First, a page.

Book review: ‘Drug Muggers’

Mike Miller  ·  May 01, 2016

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By Alyssa Klaus

Medication has quickly become a normal way of life in America. The rate of heart disease, diabetes, thyroid conditions, and many other illnesses has continued to rise, and drug manufacturers are always ready with a slew of new drugs to combat them.

drugmuggersSuzy Cohen, a pharmacist for more than 26 years and author of the syndicated health column “Dear Pharmacist,” would be the first to tell you that often these drugs are helpful and necessary. However, she would also tell you that they often deplete vital nutrients from our bodies, which can cause even more damage.

How can this be combated in a society that is becoming increasingly dependent on drugs? Knowledge. In her book Drug Muggers, Cohen says that “if you have to take medicine, then you should know how to stay safer on it.”

So then, what exactly is a “drug mugger”? Cohen defines it as “an over-the-counter or prescribed medication, food, herb, medical condition, or lifestyle choice that is capable of robbing your body’s natural stores of an important vitamin, mineral, or hormone.” Yes, you read that right. While Cohen mostly focuses on medications in her book, she does shed light onto other areas that could cause a depletion of vital nutrients as well. For example, coffee may cause a depletion of calcium, magnesium, and zinc, among many others, and stress has been shown to take a toll on your body’s B vitamins.

This information is found in part one of her book, in which she also provides us with what she calls a “punch list” of drugs and the nutrients they “mug” from us. Cohen weighs in heavily on Statins and hormone replacement treatments. Statins, for example, block the production of CoQ10, a nutrient that produces energy in every cell of the body. This can cause leg cramps, high blood pressure, shortness of breath, fatigue, and many other symptoms. Cohen says that these new symptoms can often be misread and cause people to be diagnosed with additional conditions that they don’t actually have. This, she says, is why it is essential that people educate themselves about not only the nutrients that their body needs, but about the medications they are taking.

The second part of Cohen’s book is a comprehensive directory of vital nutrients, starting with vitamin A and going all the way to zinc. The sheer volume of information offered up in these pages can be intimidating, but with the help of the list in the prior section, you can easily check which vitamins and nutrients that a medication or lifestyle could be stealing and then find the correlating chapters on them.

In this section, each chapter begins by explaining what particular role a specific vitamin or nutrient plays in our bodies, along with what a deficiency would look like, and what might be “mugging” you of these nutrients.

Next, Cohen gives some tips on how to remedy the situation. Her “Put This on Your Plate” section suggests foods that are high in particular nutrients, followed by suggested doses of the nutrient for either “general health” or those being “mugged.”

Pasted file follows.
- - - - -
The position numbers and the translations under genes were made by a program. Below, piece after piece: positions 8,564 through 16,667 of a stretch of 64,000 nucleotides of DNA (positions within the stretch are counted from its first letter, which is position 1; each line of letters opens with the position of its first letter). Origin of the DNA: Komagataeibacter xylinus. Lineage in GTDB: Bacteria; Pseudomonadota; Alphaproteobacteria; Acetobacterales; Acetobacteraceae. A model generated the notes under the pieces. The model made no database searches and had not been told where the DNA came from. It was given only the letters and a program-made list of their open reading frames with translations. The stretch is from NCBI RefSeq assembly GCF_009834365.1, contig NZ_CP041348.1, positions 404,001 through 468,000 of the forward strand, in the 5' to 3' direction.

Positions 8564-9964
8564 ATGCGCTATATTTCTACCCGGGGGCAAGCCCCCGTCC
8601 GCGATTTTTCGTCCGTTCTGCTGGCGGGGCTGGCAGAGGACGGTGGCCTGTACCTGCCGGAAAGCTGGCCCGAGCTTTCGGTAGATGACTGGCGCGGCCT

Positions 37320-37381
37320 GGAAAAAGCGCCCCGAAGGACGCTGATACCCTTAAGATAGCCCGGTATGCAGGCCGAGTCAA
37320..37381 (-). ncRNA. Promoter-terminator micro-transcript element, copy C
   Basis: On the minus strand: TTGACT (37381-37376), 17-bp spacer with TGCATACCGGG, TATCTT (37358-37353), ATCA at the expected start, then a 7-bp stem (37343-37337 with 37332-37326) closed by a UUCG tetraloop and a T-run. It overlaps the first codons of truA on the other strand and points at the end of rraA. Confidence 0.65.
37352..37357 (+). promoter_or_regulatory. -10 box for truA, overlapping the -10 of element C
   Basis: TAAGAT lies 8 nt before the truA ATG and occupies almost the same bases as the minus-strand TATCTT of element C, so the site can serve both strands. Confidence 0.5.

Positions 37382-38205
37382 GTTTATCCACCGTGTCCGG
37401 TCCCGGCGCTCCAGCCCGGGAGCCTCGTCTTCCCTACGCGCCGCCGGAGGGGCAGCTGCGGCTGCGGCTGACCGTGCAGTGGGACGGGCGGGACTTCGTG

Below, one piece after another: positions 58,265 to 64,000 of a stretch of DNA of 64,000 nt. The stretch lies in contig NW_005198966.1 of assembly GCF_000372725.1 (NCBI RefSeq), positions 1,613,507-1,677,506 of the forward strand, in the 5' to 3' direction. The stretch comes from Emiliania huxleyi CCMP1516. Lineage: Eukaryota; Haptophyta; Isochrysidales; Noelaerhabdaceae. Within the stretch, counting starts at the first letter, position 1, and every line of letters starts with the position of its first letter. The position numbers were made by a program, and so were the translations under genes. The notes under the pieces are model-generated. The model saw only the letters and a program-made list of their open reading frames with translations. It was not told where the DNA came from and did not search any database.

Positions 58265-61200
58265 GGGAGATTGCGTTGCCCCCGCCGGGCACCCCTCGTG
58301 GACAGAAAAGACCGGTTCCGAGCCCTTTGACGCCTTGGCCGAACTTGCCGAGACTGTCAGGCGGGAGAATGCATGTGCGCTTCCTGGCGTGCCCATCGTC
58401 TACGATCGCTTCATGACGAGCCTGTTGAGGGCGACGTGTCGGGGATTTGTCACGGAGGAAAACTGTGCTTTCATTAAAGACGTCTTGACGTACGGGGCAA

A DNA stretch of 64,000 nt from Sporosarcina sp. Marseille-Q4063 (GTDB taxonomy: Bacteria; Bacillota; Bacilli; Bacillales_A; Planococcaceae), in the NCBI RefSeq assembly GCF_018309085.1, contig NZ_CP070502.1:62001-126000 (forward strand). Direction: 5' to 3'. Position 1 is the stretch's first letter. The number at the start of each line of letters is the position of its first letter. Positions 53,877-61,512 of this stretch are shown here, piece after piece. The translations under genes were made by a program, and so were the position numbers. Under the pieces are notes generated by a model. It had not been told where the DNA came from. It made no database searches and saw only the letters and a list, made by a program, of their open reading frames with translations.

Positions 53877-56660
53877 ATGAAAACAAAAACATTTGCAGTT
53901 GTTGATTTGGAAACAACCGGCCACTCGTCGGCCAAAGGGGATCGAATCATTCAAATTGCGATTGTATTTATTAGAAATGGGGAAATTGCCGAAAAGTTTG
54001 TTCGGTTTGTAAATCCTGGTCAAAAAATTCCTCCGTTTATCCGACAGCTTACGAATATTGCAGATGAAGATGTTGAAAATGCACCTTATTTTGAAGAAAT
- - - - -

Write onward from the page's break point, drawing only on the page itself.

After a few more tidbits of information and suggestions on how to “install a nutrient security system,” she wraps up with “What’s in My Cupboard.” Here, she lists companies that she trusts when it comes to particular vitamins or nutrients, saving readers the time and effort it takes to find reputable sources.

In the final part of her book, Cohen imparts some much needed tips about supplements from her 26 years as a pharmacist, especially when it comes to choosing them and steering clear of the most common tricks used by manufacturers. For example, she says that you should expect to pay more for quality vitamins, saying “the cost to produce vitamin supplements includes the bottle, shipping, marketing, and distribution. I’m not a mathematical genius, but how much was left to invest in the quality of those vitamins if they only cost $10?” She also says not to fall for the one pill trick. The amount of necessary daily nutrients cannot be found in one multivitamin pill. It often takes three to six high-quality capsules a day to achieve an optimal level of nutrients.

Other ways to avoid poor supplements include checking quality control, watching for additives, selecting a biologically active formula, and, perhaps most importantly, being aware of false claims. Cohen advises her readers to use caution when using unique herbal products or supplements as there is often no clinical research to support their claims and they can even be detrimental to your health.

Drug Muggers may seem like an intimidating read because of its textbook-like format, but in reality it is an exceptional resource for those taking medication or striving to improve their health. Cohen helps her readers to reduce the legwork by providing an inside look into the world of vitamins and supplements, and even provides a list of what are, in her opinion, reputable supplement manufacturers. While this book can carve a path for its readers into the wide unknown of vitamins and supplements, it is not the Swiss Army knife of vitamin knowledge. In the end, Cohen says, “educate yourself about the supplements you take. Then educate yourself some more.” Readers must read with discretion and, with your own practitioner, decide how the information here can further your overall health and wellness.

The information provided in this article is for educational purposes and is not meant as medical advice.